[LETTERS to the editor]Here come the ‘thumb people’
The term “thumb people” refers to people who frequently send text messages, and those involved in the new phrase, “mobile voting.” The United New Democratic Party has adopted mobile voting for its presidential primary.
The in-person voting rate [in the primary] was only about 20 percent, which means only 20 percent of registered voters turned out and voted. In comparison, the mobile voting rate was three times higher. Among the tech voters, 60 percent were in their 20s and 30s.
It may be a little bit early, but indeed the UNDP’s initiative can show the possibilities of mobile digital democracy. Following netizens, the thumb people are also becoming a new political force. If the claim is true that the younger generation, which is familiar with technology, has turned more conservative since 2002, they will be a major factor that will decide the result of the coming presidential election. In 2002, the Roh wind blew in from the Internet; wind blowing in from mobile and user-created content enthusiasts will be a major factor in this election.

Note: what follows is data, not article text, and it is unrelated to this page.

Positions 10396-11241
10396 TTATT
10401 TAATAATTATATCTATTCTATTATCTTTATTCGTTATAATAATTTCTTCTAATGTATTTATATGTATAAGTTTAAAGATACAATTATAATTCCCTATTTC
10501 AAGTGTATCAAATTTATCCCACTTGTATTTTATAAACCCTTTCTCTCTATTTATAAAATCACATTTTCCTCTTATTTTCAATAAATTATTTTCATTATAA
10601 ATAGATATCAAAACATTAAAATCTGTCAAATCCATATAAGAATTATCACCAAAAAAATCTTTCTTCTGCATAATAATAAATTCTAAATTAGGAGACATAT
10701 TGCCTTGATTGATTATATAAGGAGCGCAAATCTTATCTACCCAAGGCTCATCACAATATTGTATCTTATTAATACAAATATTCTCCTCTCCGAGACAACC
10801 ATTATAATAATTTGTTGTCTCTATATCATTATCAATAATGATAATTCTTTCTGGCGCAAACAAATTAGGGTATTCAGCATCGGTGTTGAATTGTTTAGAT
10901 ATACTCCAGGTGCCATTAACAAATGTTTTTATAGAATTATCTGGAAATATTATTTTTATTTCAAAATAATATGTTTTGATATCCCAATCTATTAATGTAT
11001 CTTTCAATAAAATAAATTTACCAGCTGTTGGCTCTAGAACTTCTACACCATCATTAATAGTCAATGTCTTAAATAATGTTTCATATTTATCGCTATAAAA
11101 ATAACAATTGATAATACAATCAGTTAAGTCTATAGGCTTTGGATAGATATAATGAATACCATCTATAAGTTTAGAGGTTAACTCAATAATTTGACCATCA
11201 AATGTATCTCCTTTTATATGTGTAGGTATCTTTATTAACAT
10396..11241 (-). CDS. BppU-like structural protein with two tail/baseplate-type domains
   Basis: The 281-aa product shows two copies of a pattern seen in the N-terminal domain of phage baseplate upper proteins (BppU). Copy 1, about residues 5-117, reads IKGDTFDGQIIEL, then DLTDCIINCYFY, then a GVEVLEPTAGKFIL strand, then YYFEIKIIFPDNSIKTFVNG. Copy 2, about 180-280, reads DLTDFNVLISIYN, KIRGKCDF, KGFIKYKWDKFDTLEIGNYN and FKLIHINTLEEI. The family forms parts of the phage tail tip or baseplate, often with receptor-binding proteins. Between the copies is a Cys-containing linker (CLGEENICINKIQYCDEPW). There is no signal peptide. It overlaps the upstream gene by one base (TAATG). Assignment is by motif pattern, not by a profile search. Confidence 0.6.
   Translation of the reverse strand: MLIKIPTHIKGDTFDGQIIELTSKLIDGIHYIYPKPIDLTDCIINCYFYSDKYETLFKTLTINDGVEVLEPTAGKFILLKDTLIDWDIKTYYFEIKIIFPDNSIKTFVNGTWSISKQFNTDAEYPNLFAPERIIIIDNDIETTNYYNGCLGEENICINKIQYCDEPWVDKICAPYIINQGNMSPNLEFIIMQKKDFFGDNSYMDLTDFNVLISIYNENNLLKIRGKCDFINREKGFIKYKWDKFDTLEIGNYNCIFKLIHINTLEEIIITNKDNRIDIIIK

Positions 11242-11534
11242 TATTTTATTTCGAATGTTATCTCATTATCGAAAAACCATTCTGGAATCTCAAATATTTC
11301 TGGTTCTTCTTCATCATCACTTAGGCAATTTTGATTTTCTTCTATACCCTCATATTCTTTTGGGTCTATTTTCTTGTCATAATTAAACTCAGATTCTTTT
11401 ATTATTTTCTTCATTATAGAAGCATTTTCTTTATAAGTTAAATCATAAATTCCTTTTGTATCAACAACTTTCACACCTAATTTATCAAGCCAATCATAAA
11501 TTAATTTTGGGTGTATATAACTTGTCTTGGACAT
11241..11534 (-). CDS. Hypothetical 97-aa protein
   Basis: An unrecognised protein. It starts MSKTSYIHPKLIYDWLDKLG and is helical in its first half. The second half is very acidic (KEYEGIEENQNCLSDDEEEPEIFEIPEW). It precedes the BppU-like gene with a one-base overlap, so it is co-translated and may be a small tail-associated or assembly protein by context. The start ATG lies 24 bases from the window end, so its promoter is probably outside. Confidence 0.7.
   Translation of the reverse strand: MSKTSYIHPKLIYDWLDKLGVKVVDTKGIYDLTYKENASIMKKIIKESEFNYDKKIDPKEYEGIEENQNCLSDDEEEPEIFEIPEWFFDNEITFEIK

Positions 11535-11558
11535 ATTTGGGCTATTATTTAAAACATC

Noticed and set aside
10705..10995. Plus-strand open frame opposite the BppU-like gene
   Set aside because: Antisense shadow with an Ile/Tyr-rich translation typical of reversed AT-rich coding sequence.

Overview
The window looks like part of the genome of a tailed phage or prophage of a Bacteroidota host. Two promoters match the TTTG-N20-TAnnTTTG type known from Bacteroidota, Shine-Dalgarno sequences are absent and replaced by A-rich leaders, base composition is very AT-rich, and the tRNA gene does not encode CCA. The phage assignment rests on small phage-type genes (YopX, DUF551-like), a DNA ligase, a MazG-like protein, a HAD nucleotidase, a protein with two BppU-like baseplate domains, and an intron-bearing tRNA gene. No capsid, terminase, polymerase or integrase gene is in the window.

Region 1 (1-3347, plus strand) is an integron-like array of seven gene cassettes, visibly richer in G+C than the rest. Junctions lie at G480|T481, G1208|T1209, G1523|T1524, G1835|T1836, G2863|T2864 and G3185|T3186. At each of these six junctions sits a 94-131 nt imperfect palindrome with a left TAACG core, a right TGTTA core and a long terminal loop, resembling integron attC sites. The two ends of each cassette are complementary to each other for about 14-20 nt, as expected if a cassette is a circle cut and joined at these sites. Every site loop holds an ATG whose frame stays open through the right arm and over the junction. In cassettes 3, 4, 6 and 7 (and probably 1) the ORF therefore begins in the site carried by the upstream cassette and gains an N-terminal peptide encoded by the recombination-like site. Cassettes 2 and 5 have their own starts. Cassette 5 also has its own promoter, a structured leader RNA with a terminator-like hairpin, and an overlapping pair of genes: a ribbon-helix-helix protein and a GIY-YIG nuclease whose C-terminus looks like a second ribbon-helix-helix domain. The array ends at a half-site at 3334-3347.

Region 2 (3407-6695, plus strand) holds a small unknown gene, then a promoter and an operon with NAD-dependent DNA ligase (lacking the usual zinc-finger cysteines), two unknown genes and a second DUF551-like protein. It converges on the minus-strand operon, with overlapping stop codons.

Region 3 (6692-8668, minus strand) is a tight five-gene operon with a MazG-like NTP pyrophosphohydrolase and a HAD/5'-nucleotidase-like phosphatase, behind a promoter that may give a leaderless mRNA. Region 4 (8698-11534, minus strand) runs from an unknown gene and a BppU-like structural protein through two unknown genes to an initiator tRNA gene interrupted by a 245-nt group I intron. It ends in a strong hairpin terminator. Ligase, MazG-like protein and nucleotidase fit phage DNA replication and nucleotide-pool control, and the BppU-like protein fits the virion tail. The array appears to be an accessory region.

Unlike the Internet, mobile devices can become a great alternative for making direct democracy possible, not only during the primary but also in the actual presidential election.
The UNDP primary does not reflect the sentiment of the entire Korean population, but through it we can assume that the reason people are not interested in politics, especially those in their 20s and 30s, is the primitive system of voting. Mobile voting can be an alternative to the current high-cost, low-efficiency system.
However, the weakest part of mobile voting is the difficulty in providing for the basic requirements of voting, such as keeping the identity of the voters secret. It is indeed “mobile,” but it is vulnerable to loss, power outage and use by persons other than the registered voter. Most of all, it may be limited to those familiar with the technology. The telephone survey, which is basically voting by phone, should be combined with mobile voting. They can complement each other. Another problem with mobile voting is verifying the identity of the person voting. A user’s personal identification number can be used by anyone who knows it.
To prevent this, a voting system using voice identification to verify the identity of the voter must be applied.
In a broader view, this could become a cornerstone for the expansion of the Internet from text to voice.
Chin Yong-ok, professor of information and communication, Kyung Hee University